The UK’s trade deficit reached £4.3bn in June, up from £2.7bn in May, the Office for National Statistics (ONS) has revealed.

There was a deficit of £10.1bn on goods, partly offset by a surplus of £5.8bn on services. Export volumes fell by 5.9% between May and June, reflecting a fall in export volumes of oil, chemicals and cars.

Import volumes increased by 0.5%, led by chemicals (up 8.5%), consumer goods other than cars (up 6.4%), and semi-manufactured goods other than chemicals (up 4.5%). Import volumes of intermediate goods, basic materials and food, drink and tobacco dropped by 7%, 3.6% and 2% respectively.

For the whole of Q2 2012, the deficit is estimated at £11.2bn, compared with £7.8bn in Q1. Export volumes fell 3.3%, while imports decreased by 0.5%.

The ONS adds that the changed pattern of public holidays around the Queen’s Jubilee may have affected trade figures in these periods, but Barclays’ head of trade and working capital, Tan Kah Chye, believes the downward trend will continue if businesses do not start investing again.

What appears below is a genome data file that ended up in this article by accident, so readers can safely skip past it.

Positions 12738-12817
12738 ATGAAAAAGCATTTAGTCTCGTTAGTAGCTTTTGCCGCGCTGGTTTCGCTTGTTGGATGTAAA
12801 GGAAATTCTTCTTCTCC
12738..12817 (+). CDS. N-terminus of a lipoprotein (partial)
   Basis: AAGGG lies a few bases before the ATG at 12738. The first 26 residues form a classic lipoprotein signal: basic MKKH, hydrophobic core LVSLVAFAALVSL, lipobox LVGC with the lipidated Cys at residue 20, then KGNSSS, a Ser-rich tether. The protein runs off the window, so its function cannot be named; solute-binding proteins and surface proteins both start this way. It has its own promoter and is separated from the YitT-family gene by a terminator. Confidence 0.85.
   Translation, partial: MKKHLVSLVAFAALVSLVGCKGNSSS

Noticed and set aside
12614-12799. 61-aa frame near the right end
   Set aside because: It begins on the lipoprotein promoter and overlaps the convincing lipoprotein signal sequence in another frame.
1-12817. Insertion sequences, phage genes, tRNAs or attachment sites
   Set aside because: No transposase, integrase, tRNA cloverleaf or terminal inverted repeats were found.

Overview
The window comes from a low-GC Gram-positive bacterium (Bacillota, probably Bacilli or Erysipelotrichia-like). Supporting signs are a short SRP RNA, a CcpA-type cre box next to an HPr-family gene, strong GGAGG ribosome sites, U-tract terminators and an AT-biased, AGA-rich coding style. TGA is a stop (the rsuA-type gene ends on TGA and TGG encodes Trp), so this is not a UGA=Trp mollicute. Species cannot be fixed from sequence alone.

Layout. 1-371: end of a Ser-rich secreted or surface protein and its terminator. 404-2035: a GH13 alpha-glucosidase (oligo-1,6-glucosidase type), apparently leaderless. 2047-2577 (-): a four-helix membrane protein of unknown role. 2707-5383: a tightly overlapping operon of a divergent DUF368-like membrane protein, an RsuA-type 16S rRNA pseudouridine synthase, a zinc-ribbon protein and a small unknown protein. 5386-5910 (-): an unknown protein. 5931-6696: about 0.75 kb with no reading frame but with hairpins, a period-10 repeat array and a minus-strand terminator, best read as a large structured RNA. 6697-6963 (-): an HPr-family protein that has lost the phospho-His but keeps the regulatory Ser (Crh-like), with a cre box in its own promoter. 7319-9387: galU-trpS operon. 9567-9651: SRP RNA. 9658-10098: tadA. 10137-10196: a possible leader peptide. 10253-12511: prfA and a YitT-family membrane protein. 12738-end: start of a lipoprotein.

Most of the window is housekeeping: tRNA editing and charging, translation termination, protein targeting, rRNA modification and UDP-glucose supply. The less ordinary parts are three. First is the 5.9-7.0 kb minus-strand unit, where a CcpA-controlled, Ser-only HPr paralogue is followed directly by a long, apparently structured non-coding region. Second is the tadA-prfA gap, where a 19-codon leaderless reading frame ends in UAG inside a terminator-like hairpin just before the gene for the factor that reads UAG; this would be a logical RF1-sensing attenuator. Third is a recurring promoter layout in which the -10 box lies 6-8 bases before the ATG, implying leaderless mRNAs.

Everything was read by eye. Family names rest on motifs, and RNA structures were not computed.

“Waning European demand continues to hit British exporters with the ripple effects being felt the world over. The only way to reverse this downward spiral will be if businesses start to reinvest some of the cash they’re hoarding, but, until there is certainty over project delivery, the current stalemate is likely to continue,” he says.